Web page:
Mandarin is far more than a means of imparting facts; it is also a primary means of socialization of minority and non-Mandarin Han students. But the socialization into Beijing-sanctioned Mandarin Han culture in minority areas alone was apparently not seen as sufficient, so in the mid-1980s, Beijing began transferring minority pupils to schools in Han-dominated China under the “neidi ban” or inland classes policy. It is likely that at least a quarter of a million Tibetans and Uyghurs have been transferred: Fully a third of secondary school graduates from the Tibetan autonomous region were transferred, and by 2001, more than 23,000 Tibetan primary school graduates had been transferred. The Xinjiang Ministry of Education also noted this year that “qualified high school graduates” are sent to inland China for four years in so-called “Xinjiang classes” to “always carry out educational work. . . love the socialist motherland [and] safeguard national unity.”
These Tibetan and Uyghur pupils are being socialized into Han culture during a critical developmental period. The uprooting of children from their families, languages and cultures in service of the national project is reminiscent of the residential boarding schools that the United States and Canada subjected First Nations peoples to. Little wonder that Tibetans and Uyghurs consider these policies to be at best linguicide.
In the past decade, China has achieved some success in its image management by arguing to the international community that these internally problematic minorities are actually terrorists.
Recent Policies Regarding Mandarin and Their Effect on National Cohesion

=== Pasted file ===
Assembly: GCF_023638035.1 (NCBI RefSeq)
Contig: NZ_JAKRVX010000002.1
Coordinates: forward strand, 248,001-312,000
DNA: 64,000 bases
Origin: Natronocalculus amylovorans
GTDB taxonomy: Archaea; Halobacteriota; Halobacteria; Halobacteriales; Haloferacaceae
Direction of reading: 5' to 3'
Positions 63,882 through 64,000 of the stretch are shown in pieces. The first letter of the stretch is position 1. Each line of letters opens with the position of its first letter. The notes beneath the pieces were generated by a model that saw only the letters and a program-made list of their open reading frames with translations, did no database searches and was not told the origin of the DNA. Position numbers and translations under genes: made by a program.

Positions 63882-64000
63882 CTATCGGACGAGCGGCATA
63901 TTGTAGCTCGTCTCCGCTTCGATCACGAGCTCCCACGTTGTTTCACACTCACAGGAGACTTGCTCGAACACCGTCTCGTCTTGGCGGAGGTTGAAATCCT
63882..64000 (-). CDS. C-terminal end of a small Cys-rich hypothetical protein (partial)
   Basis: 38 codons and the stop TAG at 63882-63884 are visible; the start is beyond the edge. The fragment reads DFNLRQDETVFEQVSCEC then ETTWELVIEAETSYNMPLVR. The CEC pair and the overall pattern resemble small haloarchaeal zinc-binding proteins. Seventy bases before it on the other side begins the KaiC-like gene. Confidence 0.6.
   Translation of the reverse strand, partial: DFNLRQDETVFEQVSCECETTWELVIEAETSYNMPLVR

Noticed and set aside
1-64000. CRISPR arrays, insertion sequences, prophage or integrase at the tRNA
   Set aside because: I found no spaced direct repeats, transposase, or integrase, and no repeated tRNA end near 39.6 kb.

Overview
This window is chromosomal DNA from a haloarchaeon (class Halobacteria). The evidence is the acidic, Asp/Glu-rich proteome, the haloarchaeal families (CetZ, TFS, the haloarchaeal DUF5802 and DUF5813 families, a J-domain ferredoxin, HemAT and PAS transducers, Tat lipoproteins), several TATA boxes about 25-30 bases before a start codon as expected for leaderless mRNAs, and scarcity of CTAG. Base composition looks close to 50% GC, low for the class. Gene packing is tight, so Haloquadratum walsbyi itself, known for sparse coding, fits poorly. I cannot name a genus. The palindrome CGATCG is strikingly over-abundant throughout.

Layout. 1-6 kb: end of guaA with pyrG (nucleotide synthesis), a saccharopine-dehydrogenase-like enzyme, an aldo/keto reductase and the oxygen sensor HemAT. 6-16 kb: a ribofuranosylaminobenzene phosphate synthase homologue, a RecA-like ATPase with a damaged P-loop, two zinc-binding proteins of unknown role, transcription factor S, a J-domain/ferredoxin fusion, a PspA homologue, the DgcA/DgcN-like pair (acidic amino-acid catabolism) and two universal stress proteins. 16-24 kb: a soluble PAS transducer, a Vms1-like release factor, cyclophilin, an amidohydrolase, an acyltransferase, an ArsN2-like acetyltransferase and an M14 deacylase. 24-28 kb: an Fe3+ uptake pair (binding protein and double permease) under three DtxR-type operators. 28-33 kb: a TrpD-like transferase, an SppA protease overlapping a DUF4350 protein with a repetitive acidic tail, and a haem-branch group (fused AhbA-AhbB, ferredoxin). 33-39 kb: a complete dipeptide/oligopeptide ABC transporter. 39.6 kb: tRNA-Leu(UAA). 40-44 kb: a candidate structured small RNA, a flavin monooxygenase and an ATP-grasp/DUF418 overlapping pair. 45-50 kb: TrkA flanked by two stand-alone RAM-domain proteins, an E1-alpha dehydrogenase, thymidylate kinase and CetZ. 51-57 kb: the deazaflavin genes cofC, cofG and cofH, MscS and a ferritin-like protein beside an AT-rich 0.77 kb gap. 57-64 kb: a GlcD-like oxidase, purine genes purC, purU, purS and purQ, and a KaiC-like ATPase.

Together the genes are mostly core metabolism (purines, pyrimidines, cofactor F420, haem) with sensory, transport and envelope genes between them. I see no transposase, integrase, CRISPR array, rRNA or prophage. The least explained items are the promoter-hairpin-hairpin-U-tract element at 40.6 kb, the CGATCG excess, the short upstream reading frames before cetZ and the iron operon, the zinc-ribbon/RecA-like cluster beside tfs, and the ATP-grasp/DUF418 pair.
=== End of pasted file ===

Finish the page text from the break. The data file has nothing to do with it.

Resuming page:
The most striking feature of recent Chinese language policy is the degree to which it is internationally focused: Beijing seems to be betting that winning over the world is as important as winning over citizens back home. At home, besides continuing to promote universal literacy and highly educated Mandarin-speaking elites, as well as using reading studies to tweak the simplified character set, the central government is also promoting English language learning, with a unique twist: portraying learning English as an exercise in Chinese nationalism. Already beginning in 1994, English was being taught in a sort of megachurch speaking-in-tongues meets Chinese nationalism technique that was branded Crazy English. This patriotic Chinese take on English language learning cleverly co-opts the potentially destructive force of English, which can take out many languages in its path.
Those with English skills can better participate in the global economy, and a small subset of those can also consider a career with a Confucius Institute abroad. These institutes, which are run jointly by a proxy organization of the Chinese central government and the host institution in a foreign country, are an excellent example of a long-term internationalized Chinese language planning strategy. Cash-poor universities are delighted to receive the funds of anywhere from $100,000 to $2 million that the Chinese government offers the host university; China supplies trained and individually selected teachers for these “Hanban,” or Chinese classrooms, and hopes to stimulate a large jump in the number of people worldwide who speak Chinese as a second language. Such institutes on campuses have been called Trojan Horses and raised issues of academic freedom—especially in discussion of ethnic or religious minorities—and academic governance.